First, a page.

INSURANCE OBLIGATIONS OF THE SELLER WHERE THE PURCHASER TAKES OCCUPATION OF THE IMMOVABLE PROPERTY PRIOR TO TRANSFER HAVING BEEN EFFECTED
The difference between possession and occupation
Occupation is the right to use and enjoy the property. Possession is associated with the legal risk of loss or destruction of the property and the right to enjoy the benefits associated with the property.
Many Agreements of Sale state that in the event of the purchaser taking occupation of the property before transfer, the purchaser will take occupation and possession.
It is a legal requirement for a valid indemnity insurance contract that the insured must at the time of loss, have an insurable interest in the property insured. An insurable interest exists when an insured has a financial interest in the property insured. According to authors Reinecke and van der Merwe in General Principles of Insurance Law published in 2002, a buyer of property (both moveable and immovable) has an insurable interest in such property despite not yet being the owner. The purchaser although not yet having real rights has the ius ad rem acquirendam (a personal right of delivery arising ex contractu) and if the property were destroyed this right of delivery would become compromised. This principle also applies to a tenant, as he has rights of use in the property hired by him that are both insurable and would become diminished were the property to be damaged or destroyed.
It is likely that a bank would prescribe to a mortgagor that he is obliged to keep the property insured whilst the property remains subject to a mortgage bond. The bank would come off risk when the outstanding loan has been settled (even though the bond may remain registered). However as re-advances of the loan are not frequent particularly in respect of access or flexi-loan facilities, a bank would continue to be exposed until all issues relating to the loan had been settled and the bond cancelled. In the circumstances a seller of property would as a matter of contract between a seller's bank and the seller (as borrower and owner) of the property, be obliged to continue insuring the property until transfer has been effected whether the purchaser has an insurable interest or not.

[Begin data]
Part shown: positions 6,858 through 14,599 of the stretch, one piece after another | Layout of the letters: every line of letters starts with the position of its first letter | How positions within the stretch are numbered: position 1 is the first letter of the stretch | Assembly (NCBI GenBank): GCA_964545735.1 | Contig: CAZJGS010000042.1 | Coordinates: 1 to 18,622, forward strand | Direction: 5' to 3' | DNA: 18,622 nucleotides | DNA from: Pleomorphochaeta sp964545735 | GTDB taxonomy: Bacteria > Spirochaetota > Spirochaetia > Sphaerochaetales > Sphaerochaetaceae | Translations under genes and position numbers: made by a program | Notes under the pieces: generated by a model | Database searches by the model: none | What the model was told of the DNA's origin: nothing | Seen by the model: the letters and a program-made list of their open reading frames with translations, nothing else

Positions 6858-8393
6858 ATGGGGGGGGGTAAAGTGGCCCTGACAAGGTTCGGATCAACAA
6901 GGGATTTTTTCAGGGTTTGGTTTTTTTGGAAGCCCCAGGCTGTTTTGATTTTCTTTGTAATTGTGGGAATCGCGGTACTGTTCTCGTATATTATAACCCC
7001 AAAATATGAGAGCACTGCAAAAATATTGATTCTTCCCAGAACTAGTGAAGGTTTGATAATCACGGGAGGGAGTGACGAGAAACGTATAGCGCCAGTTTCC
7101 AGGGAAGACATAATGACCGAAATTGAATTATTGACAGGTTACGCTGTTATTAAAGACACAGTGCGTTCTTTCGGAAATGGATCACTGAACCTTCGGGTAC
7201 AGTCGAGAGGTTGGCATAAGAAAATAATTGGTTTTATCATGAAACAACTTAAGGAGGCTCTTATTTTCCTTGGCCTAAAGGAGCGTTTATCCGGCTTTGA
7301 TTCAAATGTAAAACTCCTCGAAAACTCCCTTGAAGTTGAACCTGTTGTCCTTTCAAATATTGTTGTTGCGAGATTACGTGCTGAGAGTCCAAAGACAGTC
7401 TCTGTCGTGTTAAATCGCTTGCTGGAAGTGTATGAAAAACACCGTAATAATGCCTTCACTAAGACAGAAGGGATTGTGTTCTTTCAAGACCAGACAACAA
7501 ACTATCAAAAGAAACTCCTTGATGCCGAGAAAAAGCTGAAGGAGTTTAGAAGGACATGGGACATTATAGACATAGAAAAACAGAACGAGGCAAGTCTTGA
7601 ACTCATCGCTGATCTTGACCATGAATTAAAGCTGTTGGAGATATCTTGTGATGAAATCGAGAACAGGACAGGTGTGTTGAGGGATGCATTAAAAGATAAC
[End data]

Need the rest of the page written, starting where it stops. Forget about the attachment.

A recent finding by the Banking Ombudsman, Charles Pillay, against Nedbank found provisions in the Short Term Insurance Act permitting the Finance Bank to prescribe the identity of an insurer to an insured, as both uncompetitive behaviour and as unconstitutional. It is likely that the relevant provisions of the Act will now be changed. As a result of the finding many banks no longer prescribe the identity of the insurer and the insured may insure with any registered insurer of his choice.
Who bears the Risk?
Where the purchaser has assumed the risk of the property in terms of the Deed of Sale, there is no impediment to the purchaser insuring the property prior to transfer. If the Agreement determines that the purchaser bears the risk of loss or destruction of the property the purchaser would be not only entitled but obliged (in terms of the purchaser's agreement with a lending bank) to insure the property.
If the Deed of Sale is silent on the issue of who bears the risk it would be a matter of law to determine who does but it would be safe to suggest that the owner would in most instances bear the same. It is however possible for both the seller and the purchaser to have an insurable interest in the property at the same time.
The Deed of Sale
Many Deeds of Sale contain a clause which obliges the seller to insure until transfer. Although the seller has an insurable interest in the property he may at the same time have to pay an insurance premium in respect of his new home. If the obligation is consequent upon a bank requirement the premium should ideally be factored into the occupational interest payable in terms of the Deed of Sale, as the purchaser has a very real interest in the property and the seller has already moved on.
If the bond has been cancelled or if the bank consents, there is no legal reason why the seller and not the buyer, should be obliged to continue to insure the property until transfer. It would however be in the interest of the Seller to see to it that the property remains insured until transfer because passing of risk to the buyer combined with an obligation to insure does not diminish the financial risk the seller bears if the property is destroyed or damaged and the policy not paid up or honoured.
Must the Insurer be notified?
As a general rule the occupation by a tenant does not materially change the risk the insurer bears and as such does not provide a basis for repudiation of a claim for insured damage or loss. It may however be a term of the existing policy that the insurer be notified if a tenant occupies the insured premises. In such an instance it would be advisable to notify the insurer as in the absence thereof the insurer may repudiate a claim arising whilst the premises are occupied by the purchaser prior to transfer. Before allowing a purchaser to take occupation it would accordingly be prudent (whether necessary or not) for the seller to notify his insurer of the change in occupation.